Unlike DJs in the ’90s, who stayed safe within on genre, today’s hot turntablists skillfully blend hip-hop with rock, the ’70s with the ’80s. If DJ AM is on the decks, everyone wants to get into the club — we wouldn’t think Nirvana with jibe well with the Pussycat Dolls, but AM works it by keeping the beats consistent. This year, however, DJ Splyce has heated things up , packing clubs with high-energy sets that jump from Beyonce to Michael Jackson, the White Stripes to Salt-N-Pepa. Wilmer Valderrama once got so pumped by Splyce’s tunes at Mood in Hollywood that he grabbed the mic and sang along. In February the DJ was hired to entertain the discriminating crowd at the official Grammy after-party. And how’s this for range: Janet Jackson and Larry King have booked Splyce for their private soirees.

Happy Hours

Decked out with piñatas and Corona blowup toys, Fiesta Cantina is where cute, casual guys go to feel like they’re in Cancún (if Cancún weren’t so trashy). Shirtless bartenders with perfectly chiseled everything pour two drinks for the price of one every day from 4 to 8 p.m. and from 10:30 p.m. to 12:30 a.m. »8865 Santa Monica Blvd., West Hollywood, 310-652-8865.

You can almost hear the Sex and the City theme song as you enter Luna Park , which is classy and lady friendly. Monday through Friday, from 5:30 to 7 p.m., drinks cost $6 and tasty hors d’oeuvres are $4 or less. Just as appetizing—and free for the viewing—are the handsome bartenders in tight black T-shirts. »672 S. La Brea Ave., L.A., 323-934-2110.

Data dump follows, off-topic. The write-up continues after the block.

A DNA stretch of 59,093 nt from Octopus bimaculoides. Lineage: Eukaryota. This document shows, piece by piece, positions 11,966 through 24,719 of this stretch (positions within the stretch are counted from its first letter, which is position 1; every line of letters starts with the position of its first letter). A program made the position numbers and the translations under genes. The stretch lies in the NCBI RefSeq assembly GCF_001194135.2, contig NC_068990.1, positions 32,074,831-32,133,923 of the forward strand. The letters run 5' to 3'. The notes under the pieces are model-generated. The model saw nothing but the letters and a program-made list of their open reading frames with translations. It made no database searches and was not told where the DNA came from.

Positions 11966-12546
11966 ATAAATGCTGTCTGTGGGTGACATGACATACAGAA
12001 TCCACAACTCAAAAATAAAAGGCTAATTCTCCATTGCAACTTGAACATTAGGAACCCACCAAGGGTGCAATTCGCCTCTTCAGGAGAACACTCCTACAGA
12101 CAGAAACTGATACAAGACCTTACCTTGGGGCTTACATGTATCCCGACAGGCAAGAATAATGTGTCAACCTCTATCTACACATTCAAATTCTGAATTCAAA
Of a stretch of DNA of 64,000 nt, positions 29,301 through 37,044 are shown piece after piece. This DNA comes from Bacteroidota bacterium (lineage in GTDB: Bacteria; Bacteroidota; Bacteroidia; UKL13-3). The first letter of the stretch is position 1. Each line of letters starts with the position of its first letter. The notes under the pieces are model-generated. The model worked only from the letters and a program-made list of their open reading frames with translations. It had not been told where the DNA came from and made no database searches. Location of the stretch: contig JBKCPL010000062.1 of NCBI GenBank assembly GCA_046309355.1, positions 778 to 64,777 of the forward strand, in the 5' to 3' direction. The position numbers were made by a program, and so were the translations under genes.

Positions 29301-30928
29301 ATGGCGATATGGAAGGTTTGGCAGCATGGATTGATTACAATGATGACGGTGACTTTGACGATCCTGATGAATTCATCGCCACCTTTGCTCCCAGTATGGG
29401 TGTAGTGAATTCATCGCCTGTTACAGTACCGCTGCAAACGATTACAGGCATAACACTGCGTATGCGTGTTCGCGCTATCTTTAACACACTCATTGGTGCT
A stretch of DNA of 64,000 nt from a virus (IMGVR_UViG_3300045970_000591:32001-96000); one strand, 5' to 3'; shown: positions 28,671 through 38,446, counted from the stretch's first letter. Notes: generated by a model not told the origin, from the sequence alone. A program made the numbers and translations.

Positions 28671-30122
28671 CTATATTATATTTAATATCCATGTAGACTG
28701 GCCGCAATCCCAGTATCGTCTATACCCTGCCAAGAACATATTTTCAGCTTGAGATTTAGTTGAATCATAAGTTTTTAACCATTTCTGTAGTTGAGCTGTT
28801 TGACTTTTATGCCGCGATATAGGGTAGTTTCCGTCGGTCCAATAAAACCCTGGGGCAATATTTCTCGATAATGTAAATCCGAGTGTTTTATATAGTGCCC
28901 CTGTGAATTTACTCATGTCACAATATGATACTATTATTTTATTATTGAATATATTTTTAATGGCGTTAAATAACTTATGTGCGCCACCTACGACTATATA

Three-ounce pours at La Maschera Ristorante & Enoteca cost $3, and any of the 150 bottles of wine are up for grabs, Monday through Thursday, from 5 to 7 p.m. Superthirsty? A 15-ounce carafe of Chianti or pinot grigio costs only $7, and the bruschetta is a buck. »82 N. Fair Oaks Ave., Pasadena, 626-304-0004.

British expats and Valleyites crowd the Fox and Hounds to watch soccer matches on the telly, throw darts, and knock back pints of Abbot ale and Carlsberg lager. Beer costs $4 from morning until 7 p.m. (blimey!), and a free platter of assorted grub, like banger bits and sausage rolls, is served daily at 4. »11100 Ventura Blvd., Studio City, 818-763-7976.

Jackets come off and ties get looser at Ciudad every weekday from 3 to 7 p.m. You can sip $4 mojitos and sangria and munch on inexpensive appetizers like chicken quesadillas. Add live rumba Wednesday through Friday, starting at 6 p.m., and you may never go back to the office again. »Union Bank Plaza, 445 S. Figueroa St., L.A., 213-486-5171.

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Author: Alexandra Le Tellier

I am a journalist specializing in editorial strategy, storytelling and audience development within the digital and social space.